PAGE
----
PITTSBURG — The Pittsburg High School’s Booster Redux has taken on topics such as cancer, the Kansas foster care system, tattoos, vaping, student workers and many other topics which affect students and the community alike.
Each year the Booster Redux submits its work to the National Scholastic Press Association in hopes to receive a Pacemaker award.
The NSPA recently named the 49 scholastic student newspaper and news magazines as finalist in the Pacemaker competition, Booster Redux included. In November, the finalists will be recognized and the Pacemaker winners will be announced at the Journalism Education Association/NSPA Fall National High School Convention in Washington D.C.
“The Pacemaker is the association’s preeminent award,” executive director Laura Widmer said in a release. “NSPA is honored to recognize the best of the best.”
This will be the second time for the Booster Redux to be a finalist in four years. The student newspaper was a finalist in 2015 and several students brought home awards.
According to the release, 220 student news publications from 33 states entered the competition. Judges studied every entry and discussed its strengths and weaknesses, the release said. From the 49 finalists, 19 will earn the Pacemaker award.
“The best newspapers and news magazines delivered relevant coverage that resonated with student readers and the school community with appropriate sourcing, abundant student quotes and consistent journalistic style,” said Gary Lundgren, associate director and coordinator of the competition in the release. “The Pacemakers represent the best in verbal and visual storytelling.”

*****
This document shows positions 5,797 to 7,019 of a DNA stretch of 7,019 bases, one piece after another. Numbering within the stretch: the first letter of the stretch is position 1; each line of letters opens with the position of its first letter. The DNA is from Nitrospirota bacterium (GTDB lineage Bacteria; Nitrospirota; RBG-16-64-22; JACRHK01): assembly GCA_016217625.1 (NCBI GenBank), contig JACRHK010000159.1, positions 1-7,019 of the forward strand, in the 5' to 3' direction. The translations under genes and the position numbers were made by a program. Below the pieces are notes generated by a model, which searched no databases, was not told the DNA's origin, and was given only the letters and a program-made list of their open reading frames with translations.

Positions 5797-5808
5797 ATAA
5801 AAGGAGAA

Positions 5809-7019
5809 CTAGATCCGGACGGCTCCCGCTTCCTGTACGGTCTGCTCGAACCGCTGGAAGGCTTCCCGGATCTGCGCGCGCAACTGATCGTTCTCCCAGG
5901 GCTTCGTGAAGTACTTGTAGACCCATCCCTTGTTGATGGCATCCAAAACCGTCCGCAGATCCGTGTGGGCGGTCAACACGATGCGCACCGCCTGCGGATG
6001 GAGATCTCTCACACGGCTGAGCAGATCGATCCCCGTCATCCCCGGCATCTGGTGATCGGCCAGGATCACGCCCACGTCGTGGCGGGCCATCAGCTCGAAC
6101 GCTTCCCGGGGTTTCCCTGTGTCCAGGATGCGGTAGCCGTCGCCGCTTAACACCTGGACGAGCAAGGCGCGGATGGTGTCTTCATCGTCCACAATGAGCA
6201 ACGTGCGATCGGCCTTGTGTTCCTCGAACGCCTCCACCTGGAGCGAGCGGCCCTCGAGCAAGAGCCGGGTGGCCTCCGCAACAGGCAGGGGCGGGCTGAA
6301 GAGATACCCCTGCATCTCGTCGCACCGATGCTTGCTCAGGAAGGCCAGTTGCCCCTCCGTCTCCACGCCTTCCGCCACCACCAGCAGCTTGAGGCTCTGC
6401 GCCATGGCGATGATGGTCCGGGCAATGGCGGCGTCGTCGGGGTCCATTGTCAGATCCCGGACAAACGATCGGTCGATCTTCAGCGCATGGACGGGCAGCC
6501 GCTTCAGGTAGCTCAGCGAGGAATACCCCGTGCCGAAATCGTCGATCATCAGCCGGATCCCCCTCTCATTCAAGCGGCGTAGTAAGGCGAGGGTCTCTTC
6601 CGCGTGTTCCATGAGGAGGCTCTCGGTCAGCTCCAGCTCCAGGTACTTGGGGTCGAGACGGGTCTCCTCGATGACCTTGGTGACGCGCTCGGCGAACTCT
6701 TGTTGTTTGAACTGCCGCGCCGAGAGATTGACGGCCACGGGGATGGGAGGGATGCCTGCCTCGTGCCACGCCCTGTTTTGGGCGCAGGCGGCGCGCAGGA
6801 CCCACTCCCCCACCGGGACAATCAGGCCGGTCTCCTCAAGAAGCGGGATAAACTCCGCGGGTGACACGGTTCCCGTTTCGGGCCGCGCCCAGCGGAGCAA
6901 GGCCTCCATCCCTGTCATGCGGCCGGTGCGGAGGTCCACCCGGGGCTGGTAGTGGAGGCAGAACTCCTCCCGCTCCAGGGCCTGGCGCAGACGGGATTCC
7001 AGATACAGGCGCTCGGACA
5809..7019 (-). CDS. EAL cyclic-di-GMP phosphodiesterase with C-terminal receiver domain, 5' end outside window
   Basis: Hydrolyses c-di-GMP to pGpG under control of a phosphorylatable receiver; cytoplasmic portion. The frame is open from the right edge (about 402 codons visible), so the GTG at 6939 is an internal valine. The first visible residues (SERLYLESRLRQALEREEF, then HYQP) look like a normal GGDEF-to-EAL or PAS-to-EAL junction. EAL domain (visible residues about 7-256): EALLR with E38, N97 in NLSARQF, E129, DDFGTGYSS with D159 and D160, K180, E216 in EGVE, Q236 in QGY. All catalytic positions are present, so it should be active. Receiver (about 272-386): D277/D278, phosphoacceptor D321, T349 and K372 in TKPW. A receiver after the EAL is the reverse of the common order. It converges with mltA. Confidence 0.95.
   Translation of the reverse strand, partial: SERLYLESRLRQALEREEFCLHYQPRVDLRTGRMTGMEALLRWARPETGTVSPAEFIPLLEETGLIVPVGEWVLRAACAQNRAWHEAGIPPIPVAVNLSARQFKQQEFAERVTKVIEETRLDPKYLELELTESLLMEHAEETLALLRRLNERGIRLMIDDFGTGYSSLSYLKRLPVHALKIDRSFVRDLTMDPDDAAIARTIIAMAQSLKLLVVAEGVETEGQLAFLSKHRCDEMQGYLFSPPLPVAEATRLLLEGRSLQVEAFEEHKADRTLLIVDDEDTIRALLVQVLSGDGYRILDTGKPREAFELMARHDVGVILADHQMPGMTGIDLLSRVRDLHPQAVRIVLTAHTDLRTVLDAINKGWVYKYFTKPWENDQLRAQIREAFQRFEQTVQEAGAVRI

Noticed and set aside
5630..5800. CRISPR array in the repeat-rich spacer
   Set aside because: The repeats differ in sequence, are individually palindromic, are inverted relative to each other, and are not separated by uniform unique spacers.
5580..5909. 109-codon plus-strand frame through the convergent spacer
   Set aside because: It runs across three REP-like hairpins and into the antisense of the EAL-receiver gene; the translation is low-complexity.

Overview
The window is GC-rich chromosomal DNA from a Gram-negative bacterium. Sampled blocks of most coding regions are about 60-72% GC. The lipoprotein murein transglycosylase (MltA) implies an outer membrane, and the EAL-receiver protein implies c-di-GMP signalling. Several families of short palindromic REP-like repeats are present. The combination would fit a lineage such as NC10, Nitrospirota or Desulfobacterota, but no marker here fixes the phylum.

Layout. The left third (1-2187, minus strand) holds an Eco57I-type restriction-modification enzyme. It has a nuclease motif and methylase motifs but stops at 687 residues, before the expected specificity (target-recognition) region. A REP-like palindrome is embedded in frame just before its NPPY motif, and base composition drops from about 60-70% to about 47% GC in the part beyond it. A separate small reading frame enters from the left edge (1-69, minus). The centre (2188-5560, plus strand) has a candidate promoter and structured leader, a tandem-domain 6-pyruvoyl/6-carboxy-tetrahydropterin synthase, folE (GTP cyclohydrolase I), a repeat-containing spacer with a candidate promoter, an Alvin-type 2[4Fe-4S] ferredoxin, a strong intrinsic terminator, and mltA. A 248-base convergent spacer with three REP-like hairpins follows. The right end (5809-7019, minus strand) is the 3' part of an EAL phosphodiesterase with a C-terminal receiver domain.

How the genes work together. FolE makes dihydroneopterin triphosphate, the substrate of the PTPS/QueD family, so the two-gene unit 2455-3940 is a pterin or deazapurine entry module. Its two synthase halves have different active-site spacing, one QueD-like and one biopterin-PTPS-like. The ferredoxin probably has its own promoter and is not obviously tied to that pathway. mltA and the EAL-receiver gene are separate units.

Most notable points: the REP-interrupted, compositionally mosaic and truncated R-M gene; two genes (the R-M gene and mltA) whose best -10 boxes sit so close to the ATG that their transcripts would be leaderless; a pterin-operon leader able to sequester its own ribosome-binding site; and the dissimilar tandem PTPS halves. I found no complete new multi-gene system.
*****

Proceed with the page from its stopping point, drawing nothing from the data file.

PHS junior and Booster Co-editor in Chief Joseph Lee gave credit to the Booster’s leadership.
“I think we did so well because we had such strong leadership last year under Nicole Konopelko who really drove most of our issues home,” he said.
Another PHS junior and Booster Co-editor in Chief, McKennaHodges agreed and added, “All of the seniors were all super invested in newspaper,” she said before listing several seniors who helped guide the newspaper staff.
Lee shared the sentiment and said the designers also “backed up the great writing.”
Konopelko, now studying journalism at the University of Kansas and working at a correspondent the University Daily Kansan, said she was surprised to receive a phone call from Hodges which broke the good news.
“My initial reaction was definitely excitement and it made me really happy, especially right now in my freshman year of college,” Konopelko said about hearing from her old staff.
The Booster doesn’t do stories for awards, Konopelko said, but the award shows that the student journalists are doing “great journalism and storytelling”.
The Booster Redux Advisor Emily Smith praised all of her students for their dedication to the paper.
“I guess I’m always like the super proud mom, I think that everything they do is great,” she said. “They work incredibly hard, they challenge themselves, they tell interesting stories of their community, they strive to represent their student body well, they try to be inclusive to all members of the student body.
“They are not just covering big things in the athletic world, they try to cover the small stories of students just doing their everyday life.”
This past school year the students have not only continued to write and design “great” newspapers, but have worked on their online coverage and utilizing social media to share their photography and stories, Smith said, applauding their efforts. Last year, their online website got best of show.
“To think that they were balancing that online coverage with the print coverage and social media, I think that was really powerful,” Smith said.
Also that school year, the intro class was smaller so the students helped each other along in class. Smith was also at one point on maternity leave, and despite her absence, she said they came out with good content — including a full front page made by freshman.
“They did a really good job of stepping up,” Smith said.